"Killer Joe": Matthew McConaughey's comeback gets creepier

Playing a cop turned hit man in William Friedkin's twisted, troubling Texas noir, the star caps off his comeback

By Andrew O'Hehir

Executive Editor

Published July 26, 2012 3:00PM (EDT)

Matthew McConaughey in "Killer Joe"
Matthew McConaughey in "Killer Joe"

A twisted tale of crime and downscale family life in Texas built around a stunning performance by Matthew McConaughey, William Friedkin's "Killer Joe" offers both cartoonish ultraviolence and a commentary upon it, and walks a fine line between comedy, horror and realism. This is the kind of moody, murky, amoral project I generally like, with an outer coating of trashiness and some surprisingly serious issues at its core. But I feel a whole lot less comfortable praising this movie on purely technical or aesthetic grounds than I would have a week ago. Always a master manipulator, the director of "The Exorcist" and "The French Connection" here forces us to face the fact that we want to root for the bad guy, and yearn to see him destroy the stupid innocents on whom he preys. When the bad guy reveals that he's even worse than we thought, we can pretend to be shocked, but we're getting exactly what we bargained for.

I'm not claiming that "Killer Joe" sheds light on the "Dark Knight" shootings last week in Colorado in any unique fashion, but this is a movie designed to provoke discomfort about the audience's complicated psychological relationship with screen violence, and that subject has an eerie resonance right now. Friedkin, who helped pioneer the psychological thriller as a big-budget Hollywood genre, is now 76 years old and an exile from the mainstream film industry. This is his second collaboration with playwright-turned-screenwriter Tracy Letts, and like their 2006 "Bug," this film sometimes displays its theatrical roots too openly. But Friedkin's still got it -- the "it" being his ability to infuse every frame of the film with powerful ambiguity and doubt, and also his ability to attract terrific actors and propel them in unexpected directions.

Actually, the casting in "Killer Joe" is a mixed bag, as is Letts' script, which is sometimes brilliant and sometimes dialed up a bit too high. But McConaughey's performance as a suave Dallas homicide detective who moonlights as a contract killer is so dominating and intoxicating and downright poisonous that he makes up for any shortfalls. Ever since he entered his 40s and (either by accident or design) moved away from starring in Hollywood rom-coms and adventure films, McConaughey has had an extraordinary resurgence. (Let us all give thanks to audiences for saying no to overpriced flops like "Fool's Gold" and "Sahara.") But as terrific as he was in "The Lincoln Lawyer" and "Bernie" and "Magic Mike" -- and as much as I can't wait to see him in Jeff Nichols' "Mud" and Lee Daniels' "The Paperboy" -- the well-dressed, polite, admirably clear-headed and profoundly psychopathic Killer Joe Cooper might be the defining role of McConaughey's ongoing career reboot.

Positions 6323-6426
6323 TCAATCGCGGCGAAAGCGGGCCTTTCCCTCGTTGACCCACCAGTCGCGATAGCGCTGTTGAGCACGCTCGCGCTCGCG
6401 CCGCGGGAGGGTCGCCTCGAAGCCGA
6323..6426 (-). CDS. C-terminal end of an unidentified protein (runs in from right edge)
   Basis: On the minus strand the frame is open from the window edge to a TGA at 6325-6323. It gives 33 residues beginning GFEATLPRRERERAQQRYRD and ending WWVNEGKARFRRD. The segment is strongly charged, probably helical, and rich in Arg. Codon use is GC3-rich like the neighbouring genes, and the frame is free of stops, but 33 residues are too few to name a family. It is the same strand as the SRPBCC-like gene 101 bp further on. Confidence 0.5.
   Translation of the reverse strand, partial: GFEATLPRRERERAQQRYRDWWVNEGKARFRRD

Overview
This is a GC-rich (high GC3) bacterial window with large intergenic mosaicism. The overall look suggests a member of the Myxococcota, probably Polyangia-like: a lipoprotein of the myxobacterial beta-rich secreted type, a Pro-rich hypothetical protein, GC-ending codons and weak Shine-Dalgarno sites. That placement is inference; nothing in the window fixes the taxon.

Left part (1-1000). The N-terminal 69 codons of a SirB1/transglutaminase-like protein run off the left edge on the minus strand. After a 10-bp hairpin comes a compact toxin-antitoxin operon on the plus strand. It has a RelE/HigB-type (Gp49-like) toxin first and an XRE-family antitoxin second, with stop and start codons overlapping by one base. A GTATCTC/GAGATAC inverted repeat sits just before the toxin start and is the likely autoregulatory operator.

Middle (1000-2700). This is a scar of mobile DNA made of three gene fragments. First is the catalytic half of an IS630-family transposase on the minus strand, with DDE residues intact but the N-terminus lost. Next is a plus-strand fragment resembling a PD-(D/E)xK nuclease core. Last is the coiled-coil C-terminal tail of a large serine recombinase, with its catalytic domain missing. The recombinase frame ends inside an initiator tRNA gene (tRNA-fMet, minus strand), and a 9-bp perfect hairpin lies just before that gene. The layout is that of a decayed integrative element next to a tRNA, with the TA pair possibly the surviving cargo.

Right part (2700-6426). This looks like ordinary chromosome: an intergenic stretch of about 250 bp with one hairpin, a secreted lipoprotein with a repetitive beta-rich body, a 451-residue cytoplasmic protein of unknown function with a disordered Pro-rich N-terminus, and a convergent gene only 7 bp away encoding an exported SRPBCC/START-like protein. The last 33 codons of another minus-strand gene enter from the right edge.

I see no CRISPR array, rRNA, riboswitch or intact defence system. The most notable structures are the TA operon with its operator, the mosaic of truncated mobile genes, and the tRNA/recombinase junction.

McConaughey has always presented himself as a laconic Texas dude who doesn't talk much about the more abstract or internal aspects of acting, but even in his rom-com roles he was always more than a pretty face, and there's no mistaking the vivid craft and finely honed timing he brings to "Killer Joe." I'm afraid McConaughey will have to work in some more respectable kinds of movies before he gets an Oscar nomination, but he deserved one for "Lincoln Lawyer" and he deserves another here. Joe seduces the redneck family who hires him to commit a murder, but more important, he seduces us. He's like a diva or a performance artist, funnier, more intelligent and more well-bred than anyone else in the movie; he can control situations with a few well-chosen words and adheres to standards of social behavior that have almost vanished from American life. In a word, he comes off as middle-class in this exurban landscape of poverty, which makes us eager to overlook the entirely evident fact that he's also a monster.